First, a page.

How we Balance Work, Family and Travel
“How do you find the time and money to travel so much while raising a baby?”
It’s a question we’ve been getting a lot recently from friends, colleagues and readers. Our answer is always the same – life balance.
We started this blog four years ago, before embarking on an extended trip around the world. Followers of our blog during that period were interested in the journey, tuning in each week to learn about a new destination or simply to find our where we were that day.
But this travel blog, like our life journey, has evolved.
Some readers of this blog are surprised to learn that we no longer live a nomadic lifestyle. That we have roots firmly planted in beautiful Vancouver, British Columbia.
But our adventure is still very much alive.
Baby B checking out the surf in the Mayan Riviera, Mexico
We now have a house that we love (and the wonderful mortgage that comes with it). We have careers that challenge us and, like most of you that work a traditional 9-5, we are required to be present in the office every day.
Sure, sometimes the corporate work routine gets tiring and repetitive, but that’s the sacrifice for being able to afford the lifestyle we choose. Babies aint cheap.
We’ve met a number of people, mostly travel bloggers and online entreprenuers, that have decided a life of perpetual travel is the best way to live their lives. We applaud them for having the courage to pursue a lifestyle less ordinary, one that fits their personal goals and passions. But, after living out of a backpack for over a year and sleeping in a new bed every few nights, we’ve learned that a lifestyle of perpetual travel is not for us.
We no longer wish to live out of a backpack indefinitely. We grew tired of not having money or a bed to call our own. Most importantly, we learned that travel is only one part of our life journey.
Baby B on a riverboat tour of Zurich, Switzerland
That brings us back to the question.
How do we balance work, family and travel?
Well, the good news for you fellow cubicle dwellers and full-time workers is that you don’t need to quit your job to travel the world. In our experience, the most common reasons people say they can’t travel are (1) not enough money, (2) not enough vacation time, and (3) too busy to travel.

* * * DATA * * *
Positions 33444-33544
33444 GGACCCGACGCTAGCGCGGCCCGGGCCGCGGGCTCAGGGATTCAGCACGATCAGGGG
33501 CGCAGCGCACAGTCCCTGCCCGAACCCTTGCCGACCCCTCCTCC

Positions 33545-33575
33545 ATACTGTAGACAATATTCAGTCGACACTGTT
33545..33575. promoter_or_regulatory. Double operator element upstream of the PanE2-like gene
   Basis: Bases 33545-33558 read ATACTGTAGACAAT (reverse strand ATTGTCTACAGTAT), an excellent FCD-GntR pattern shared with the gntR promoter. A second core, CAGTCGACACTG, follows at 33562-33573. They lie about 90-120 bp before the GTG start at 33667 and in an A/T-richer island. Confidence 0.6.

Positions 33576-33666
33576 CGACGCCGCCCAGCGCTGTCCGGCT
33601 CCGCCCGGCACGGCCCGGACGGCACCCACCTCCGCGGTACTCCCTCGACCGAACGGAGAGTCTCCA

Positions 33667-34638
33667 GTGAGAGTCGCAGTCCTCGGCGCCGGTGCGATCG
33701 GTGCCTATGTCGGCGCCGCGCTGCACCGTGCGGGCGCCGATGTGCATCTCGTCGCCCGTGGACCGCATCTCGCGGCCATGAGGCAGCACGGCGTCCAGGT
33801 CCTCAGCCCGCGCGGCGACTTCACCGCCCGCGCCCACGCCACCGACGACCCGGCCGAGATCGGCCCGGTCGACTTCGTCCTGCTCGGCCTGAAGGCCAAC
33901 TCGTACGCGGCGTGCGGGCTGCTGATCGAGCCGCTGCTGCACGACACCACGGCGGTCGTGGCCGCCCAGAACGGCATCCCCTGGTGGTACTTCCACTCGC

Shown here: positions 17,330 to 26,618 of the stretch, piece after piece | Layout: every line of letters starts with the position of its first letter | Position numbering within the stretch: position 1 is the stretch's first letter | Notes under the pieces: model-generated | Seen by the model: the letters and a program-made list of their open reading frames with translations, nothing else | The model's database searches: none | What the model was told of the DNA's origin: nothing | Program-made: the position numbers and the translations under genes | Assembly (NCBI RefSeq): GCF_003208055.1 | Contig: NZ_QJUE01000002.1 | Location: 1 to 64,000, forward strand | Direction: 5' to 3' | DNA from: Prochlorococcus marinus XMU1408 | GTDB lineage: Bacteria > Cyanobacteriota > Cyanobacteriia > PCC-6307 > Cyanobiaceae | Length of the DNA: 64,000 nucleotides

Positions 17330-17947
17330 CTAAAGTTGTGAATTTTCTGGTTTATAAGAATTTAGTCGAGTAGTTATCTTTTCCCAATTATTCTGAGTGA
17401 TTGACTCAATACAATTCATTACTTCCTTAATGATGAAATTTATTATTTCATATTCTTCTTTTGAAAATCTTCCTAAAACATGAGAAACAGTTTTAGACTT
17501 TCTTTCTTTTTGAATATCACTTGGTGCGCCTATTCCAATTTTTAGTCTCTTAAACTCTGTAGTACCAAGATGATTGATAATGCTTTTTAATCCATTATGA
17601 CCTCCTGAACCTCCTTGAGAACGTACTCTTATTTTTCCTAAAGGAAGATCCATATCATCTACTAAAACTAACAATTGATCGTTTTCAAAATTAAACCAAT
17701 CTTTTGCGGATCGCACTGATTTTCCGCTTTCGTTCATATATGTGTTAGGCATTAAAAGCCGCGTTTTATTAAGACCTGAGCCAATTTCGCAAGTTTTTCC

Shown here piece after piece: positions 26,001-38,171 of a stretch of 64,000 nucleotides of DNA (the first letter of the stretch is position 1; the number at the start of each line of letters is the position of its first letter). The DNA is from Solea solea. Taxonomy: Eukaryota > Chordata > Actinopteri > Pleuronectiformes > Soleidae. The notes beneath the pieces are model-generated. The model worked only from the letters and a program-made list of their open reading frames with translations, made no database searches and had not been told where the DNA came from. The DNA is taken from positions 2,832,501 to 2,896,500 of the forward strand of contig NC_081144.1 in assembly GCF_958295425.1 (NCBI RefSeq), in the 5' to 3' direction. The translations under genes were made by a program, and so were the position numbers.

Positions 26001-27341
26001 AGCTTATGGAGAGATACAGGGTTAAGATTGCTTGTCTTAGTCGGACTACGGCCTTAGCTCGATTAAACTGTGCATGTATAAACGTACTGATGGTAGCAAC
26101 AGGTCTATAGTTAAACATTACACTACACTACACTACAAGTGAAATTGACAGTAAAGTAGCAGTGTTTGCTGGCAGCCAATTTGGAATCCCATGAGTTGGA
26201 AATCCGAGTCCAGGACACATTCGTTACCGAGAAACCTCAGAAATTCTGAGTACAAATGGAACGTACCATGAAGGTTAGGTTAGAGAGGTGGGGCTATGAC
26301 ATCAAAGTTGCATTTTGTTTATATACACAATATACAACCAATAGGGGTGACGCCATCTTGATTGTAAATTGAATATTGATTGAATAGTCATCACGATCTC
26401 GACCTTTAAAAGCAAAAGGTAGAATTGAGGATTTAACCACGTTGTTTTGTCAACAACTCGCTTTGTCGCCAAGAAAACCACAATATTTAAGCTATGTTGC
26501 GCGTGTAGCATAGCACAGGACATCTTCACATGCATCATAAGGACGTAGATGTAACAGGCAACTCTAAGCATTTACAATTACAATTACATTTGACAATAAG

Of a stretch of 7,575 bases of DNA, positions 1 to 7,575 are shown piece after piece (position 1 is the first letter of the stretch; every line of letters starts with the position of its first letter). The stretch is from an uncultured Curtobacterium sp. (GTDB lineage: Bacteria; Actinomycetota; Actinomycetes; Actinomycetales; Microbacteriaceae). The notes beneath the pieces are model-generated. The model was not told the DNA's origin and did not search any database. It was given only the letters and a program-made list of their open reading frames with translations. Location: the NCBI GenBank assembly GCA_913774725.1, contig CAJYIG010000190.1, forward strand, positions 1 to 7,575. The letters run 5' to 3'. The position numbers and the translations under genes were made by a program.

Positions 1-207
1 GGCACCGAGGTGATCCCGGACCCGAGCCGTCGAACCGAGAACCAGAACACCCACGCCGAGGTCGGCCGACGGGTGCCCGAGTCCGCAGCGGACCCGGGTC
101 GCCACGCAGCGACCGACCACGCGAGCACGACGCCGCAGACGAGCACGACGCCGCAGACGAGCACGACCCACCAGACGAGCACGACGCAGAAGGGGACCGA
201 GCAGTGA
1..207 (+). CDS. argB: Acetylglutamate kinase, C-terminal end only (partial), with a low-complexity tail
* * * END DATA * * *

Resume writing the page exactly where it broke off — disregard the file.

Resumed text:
First of all, if traveling IS important to you then these are just excuses.
If traveling is NOT important to you, then you should probably stop reading this post and watch this instead (it’s pretty funny).
Baby B’s first swim in the sparkling Caribbean
How we pay for travel.
You don’t need to be rich to travel, but you do need to have money – unless sleeping in filthy dorm rooms and eating canned beans is your idea of enjoyable travel.
When it comes to money, we don’t have a magical formula. We aren’t financially rich. We don’t have a trust fund. We didn’t win the lottery and we didn’t receive an inheritance.
We simply save and budget.
That might not be the answer you were hoping for, but the cold hard truth is that there is no silver bullet. We have learned to pay ourselves first and we avoid debt like the plague. We don’t wear designer clothes and we rarely eat at expensive restaurants (unless we’re traveling – then we go to town!). We simply limit our spending and make small sacrifices every day.
Aside from our day jobs, we earn money from our blogs and that money is saved and put directly towards future travels.
We work hard for this “extra money”. When most people finish work they go out and socialize or sit in front of the television. Not us. After Baby B goes to bed we open our laptops and start working again – writing, editing, emails, sharing, tweeting, liking, commenting.
Managing an online business is very time consuming, but we’re committed to its success and we enjoy tapping into our creative side. We work hard so we can play harder.
There are literally thousands of ways to increase your travel bank account, but the most important nugget of advice we have for you is to start saving today. As in RIGHT NOW!
When you get paid, set aside some money for your travel account first, before you pay your bills. This will force you to adjust your spending habits.
Here is some more helpful reading:
- How to Travel the World on $50 a Day
- The Ultimate Guide to Housesitting
- How to Budget for a Trip Around the World
Our little trio at a wine festival in Reil, Germany
How we use our vacation time.
When it comes to having enough vacation time, we simply plan our trips well in advance and take advantage of holidays. Cam gets 5 weeks of vacation time and Nicole gets 3 weeks plus Christmas holidays.
That might be more than some, but the number is not as important as the timing.
We almost always travel on, or around, holiday weekends. For example, our recent trip to Molokai was scheduled over the Easter long weekend. We departed on the Thursday evening and returned home on the red-eye flight on Tuesday evening, arriving super early on Wednesday morning. This gave us a 6 day trip but we only burned 1 vacation day (the Tuesday).